Golf has changed since the Scots first walked from one hole to the next. For example, technologies like electronic rangefinders and graphite shafts have helped lower handicaps while courses have become longer, perhaps to compensate. Some changes are for the better, others not so much. Few golfers play while wearing a kilt, but neither do they walk the course, choosing, (or sometimes they are required,) to ride carts instead.
Walk for health
Most European golfers still walk, and they are skinnier than many of us. Coincidence? Perhaps not. A study by golfing physician Dr. Neil Wolkodoff of Denver's Rose Medical Center, (“Is Playing Golf Really an Exercise?”) concluded that walking burns nearly twice as many calories as riding a cart. Other studies suggest walking helps lower cholesterol numbers and few would argue with the sense of relaxation it brings. So why don't more American golfers walk?
Barriers to walking
Walking is slower, especially up hills and on some of the newer courses where the distance between green and next tee can be considerable. And backtracking to retrieve a bag or trolley after sinking that long putt slows things down even more.
Riding carts speed up a round, which is one reason some courses discourage walkers. (Another is that cart rental can be quite profitable!) For some golfers health considerations require them to ride a cart, but many more would like to walk if only they didn't have to carry their bag or push a trolley.
Growing numbers of golfers find the solution is to invest in a motorized caddy. Modern caddies, like the popular MGI Quad Navigator, MGI Zip Navigator, FTR Caddytrek CT2000R2, Powakaddy RX1 GPS, Alphard eWheels V2 Club Booster and Bat Caddy X4R are high-tech machines designed to satisfy our craving for the latest gadgets. Made from aircraft grade aluminum, (some are actually titanium,) they're lightweight and easily lifted in and out of a car. Batteries provide ample range for an outing and while some carts still use lead-acid many, like the Stewart X9 Lithium Remote and Motocaddy M7 Remote Lithium, use long-lasting lithium technology.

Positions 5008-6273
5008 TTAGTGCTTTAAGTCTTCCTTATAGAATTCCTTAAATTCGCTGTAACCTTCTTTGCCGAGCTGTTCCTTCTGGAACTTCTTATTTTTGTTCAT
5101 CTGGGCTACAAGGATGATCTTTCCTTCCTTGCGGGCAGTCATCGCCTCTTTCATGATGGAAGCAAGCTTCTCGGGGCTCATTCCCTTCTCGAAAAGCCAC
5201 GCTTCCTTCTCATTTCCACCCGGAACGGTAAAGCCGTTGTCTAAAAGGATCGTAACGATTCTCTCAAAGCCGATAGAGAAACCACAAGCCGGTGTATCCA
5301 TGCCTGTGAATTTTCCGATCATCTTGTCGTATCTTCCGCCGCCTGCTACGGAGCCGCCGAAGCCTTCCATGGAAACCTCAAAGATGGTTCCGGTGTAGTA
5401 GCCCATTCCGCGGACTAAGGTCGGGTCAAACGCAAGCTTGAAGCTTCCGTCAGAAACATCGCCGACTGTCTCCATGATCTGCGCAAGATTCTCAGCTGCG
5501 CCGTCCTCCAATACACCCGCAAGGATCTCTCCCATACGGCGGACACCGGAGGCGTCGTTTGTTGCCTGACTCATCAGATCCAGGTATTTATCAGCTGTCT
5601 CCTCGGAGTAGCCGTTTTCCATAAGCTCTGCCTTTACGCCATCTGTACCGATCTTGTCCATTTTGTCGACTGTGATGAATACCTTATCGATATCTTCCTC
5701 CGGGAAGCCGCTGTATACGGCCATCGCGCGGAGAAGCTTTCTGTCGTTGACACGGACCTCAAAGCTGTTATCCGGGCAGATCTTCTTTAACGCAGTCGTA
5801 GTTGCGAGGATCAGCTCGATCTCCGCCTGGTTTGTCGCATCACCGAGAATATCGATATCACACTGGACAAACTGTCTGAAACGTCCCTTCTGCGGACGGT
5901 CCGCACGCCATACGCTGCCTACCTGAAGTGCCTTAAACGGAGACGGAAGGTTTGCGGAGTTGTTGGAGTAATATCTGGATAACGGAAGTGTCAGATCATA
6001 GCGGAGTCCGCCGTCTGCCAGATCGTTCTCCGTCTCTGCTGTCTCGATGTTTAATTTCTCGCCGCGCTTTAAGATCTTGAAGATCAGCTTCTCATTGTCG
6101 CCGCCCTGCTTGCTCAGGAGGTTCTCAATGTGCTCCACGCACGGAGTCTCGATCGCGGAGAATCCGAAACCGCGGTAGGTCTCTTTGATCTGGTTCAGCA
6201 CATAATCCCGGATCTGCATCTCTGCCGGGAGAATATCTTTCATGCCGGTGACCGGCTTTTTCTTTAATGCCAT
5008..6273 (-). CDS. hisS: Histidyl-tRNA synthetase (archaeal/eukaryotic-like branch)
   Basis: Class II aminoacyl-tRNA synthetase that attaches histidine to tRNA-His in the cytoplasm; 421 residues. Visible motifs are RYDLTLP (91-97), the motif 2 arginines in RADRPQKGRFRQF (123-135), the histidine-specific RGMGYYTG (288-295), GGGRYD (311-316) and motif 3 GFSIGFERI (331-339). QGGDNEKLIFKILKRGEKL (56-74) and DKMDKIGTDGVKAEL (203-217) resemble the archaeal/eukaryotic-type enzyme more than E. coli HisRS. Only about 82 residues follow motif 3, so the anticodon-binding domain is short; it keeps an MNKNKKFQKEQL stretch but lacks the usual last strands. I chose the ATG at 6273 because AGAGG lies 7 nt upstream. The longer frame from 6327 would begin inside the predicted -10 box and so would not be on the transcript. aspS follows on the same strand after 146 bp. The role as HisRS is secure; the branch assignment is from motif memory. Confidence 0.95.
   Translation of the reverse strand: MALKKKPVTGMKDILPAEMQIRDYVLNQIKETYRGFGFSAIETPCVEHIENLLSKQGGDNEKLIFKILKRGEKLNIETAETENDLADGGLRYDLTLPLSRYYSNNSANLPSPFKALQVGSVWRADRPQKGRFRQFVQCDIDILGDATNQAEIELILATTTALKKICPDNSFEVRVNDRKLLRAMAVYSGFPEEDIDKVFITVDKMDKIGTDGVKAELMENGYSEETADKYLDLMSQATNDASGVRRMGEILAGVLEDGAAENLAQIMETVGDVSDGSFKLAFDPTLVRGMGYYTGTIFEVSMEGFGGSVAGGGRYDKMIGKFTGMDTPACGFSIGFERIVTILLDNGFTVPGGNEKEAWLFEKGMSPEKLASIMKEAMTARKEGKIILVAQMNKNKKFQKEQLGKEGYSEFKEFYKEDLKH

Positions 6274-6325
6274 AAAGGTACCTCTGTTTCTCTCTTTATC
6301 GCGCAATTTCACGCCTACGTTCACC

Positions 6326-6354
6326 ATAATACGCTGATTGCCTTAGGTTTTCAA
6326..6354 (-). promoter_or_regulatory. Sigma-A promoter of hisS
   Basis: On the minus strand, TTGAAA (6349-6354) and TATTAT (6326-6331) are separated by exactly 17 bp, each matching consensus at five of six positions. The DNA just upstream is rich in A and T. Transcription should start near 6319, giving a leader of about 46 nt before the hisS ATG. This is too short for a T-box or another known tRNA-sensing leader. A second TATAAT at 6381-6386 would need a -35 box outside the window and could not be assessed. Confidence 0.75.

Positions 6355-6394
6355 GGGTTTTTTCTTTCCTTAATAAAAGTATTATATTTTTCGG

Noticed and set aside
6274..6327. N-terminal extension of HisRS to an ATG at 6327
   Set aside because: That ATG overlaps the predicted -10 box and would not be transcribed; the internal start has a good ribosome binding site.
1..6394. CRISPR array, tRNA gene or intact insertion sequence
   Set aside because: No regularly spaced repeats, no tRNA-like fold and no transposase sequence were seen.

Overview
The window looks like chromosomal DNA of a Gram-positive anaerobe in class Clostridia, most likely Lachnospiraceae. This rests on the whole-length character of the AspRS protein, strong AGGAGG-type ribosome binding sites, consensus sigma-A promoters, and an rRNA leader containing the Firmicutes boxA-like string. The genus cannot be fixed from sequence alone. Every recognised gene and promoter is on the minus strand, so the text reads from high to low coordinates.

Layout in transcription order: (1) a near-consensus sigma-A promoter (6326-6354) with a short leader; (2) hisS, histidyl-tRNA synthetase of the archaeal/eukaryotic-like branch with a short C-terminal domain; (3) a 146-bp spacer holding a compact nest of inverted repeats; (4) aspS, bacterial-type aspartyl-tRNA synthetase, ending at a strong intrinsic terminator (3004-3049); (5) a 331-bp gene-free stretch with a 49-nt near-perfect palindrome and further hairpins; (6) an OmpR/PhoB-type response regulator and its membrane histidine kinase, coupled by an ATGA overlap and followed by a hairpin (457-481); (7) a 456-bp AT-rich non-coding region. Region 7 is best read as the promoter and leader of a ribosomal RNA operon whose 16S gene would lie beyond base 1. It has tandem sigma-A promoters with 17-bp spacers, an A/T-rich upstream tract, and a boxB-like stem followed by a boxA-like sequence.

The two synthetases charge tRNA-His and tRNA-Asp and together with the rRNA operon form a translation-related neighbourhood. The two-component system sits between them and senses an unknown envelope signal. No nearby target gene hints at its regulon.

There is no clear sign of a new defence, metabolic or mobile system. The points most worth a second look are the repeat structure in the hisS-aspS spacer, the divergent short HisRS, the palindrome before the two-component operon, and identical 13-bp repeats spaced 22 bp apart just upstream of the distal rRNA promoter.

Like most popular caddies, the Stewart features a remote control, With this the golfer 'drives' the caddy around the green and on to the next hole without touching the handle. Better yet, the latest caddies feature 'Follow-me' capabilities. The FTR Caddytrek CT2000R2 and Stewart Q Lithium Follow both feature a wireless link between remote and caddy. This way the caddy tags along behind the golfer, speeding up, slowing down or stopping as needed with no command or button press needed.
Carts still aren't allowed at the top Scottish courses, and indeed are frowned upon in most of Europe. Walking is one of golf's traditions, (and good for you,) but lugging the bag or pushing a trolley can get wearing. That's why many golfers are turning to motorized caddies. Leave the cart at the clubhouse and let technology help you enjoy the walk.